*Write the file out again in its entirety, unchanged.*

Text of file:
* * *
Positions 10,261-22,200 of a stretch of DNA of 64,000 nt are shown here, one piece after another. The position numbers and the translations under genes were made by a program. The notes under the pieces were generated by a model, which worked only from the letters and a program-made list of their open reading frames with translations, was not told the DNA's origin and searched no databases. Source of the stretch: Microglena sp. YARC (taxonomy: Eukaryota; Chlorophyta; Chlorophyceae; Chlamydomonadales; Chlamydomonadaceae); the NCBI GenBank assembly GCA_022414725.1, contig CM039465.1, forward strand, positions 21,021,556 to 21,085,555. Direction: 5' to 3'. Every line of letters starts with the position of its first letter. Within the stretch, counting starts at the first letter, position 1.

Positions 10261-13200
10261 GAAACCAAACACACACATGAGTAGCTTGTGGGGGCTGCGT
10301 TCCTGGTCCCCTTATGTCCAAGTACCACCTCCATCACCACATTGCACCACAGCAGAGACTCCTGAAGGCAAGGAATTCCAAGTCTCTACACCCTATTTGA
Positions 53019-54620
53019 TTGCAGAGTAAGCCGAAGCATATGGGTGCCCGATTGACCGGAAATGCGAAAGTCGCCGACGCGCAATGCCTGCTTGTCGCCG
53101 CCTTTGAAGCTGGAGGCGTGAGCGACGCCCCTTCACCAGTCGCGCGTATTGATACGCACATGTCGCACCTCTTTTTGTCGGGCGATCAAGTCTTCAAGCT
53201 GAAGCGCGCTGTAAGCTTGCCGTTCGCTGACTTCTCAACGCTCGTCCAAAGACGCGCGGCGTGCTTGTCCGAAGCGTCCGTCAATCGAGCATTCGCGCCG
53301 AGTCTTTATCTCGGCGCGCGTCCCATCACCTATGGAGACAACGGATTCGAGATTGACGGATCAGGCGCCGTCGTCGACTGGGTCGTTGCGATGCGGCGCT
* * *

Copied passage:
Positions 10,261-22,200 of a stretch of DNA of 64,000 nt are shown here, one piece after another. The position numbers and the translations under genes were made by a program. The notes under the pieces were generated by a model, which worked only from the letters and a program-made list of their open reading frames with translations, was not told the DNA's origin and searched no databases. Source of the stretch: Microglena sp. YARC (taxonomy: Eukaryota; Chlorophyta; Chlorophyceae; Chlamydomonadales; Chlamydomonadaceae); the NCBI GenBank assembly GCA_022414725.1, contig CM039465.1, forward strand, positions 21,021,556 to 21,085,555. Direction: 5' to 3'. Every line of letters starts with the position of its first letter. Within the stretch, counting starts at the first letter, position 1.

Positions 10261-13200
10261 GAAACCAAACACACACATGAGTAGCTTGTGGGGGCTGCGT
10301 TCCTGGTCCCCTTATGTCCAAGTACCACCTCCATCACCACATTGCACCACAGCAGAGACTCCTGAAGGCAAGGAATTCCAAGTCTCTACACCCTATTTGA
Positions 53019-54620
53019 TTGCAGAGTAAGCCGAAGCATATGGGTGCCCGATTGACCGGAAATGCGAAAGTCGCCGACGCGCAATGCCTGCTTGTCGCCG
53101 CCTTTGAAGCTGGAGGCGTGAGCGACGCCCCTTCACCAGTCGCGCGTATTGATACGCACATGTCGCACCTCTTTTTGTCGGGCGATCAAGTCTTCAAGCT
53201 GAAGCGCGCTGTAAGCTTGCCGTTCGCTGACTTCTCAACGCTCGTCCAAAGACGCGCGGCGTGCTTGTCCGAAGCGTCCGTCAATCGAGCATTCGCGCCG
53301 AGTCTTTATCTCGGCGCGCGTCCCATCACCTATGGAGACAACGGATTCGAGATTGACGGATCAGGCGCCGTCGTCGACTGGGTCGTTGCGATGCGGCGCT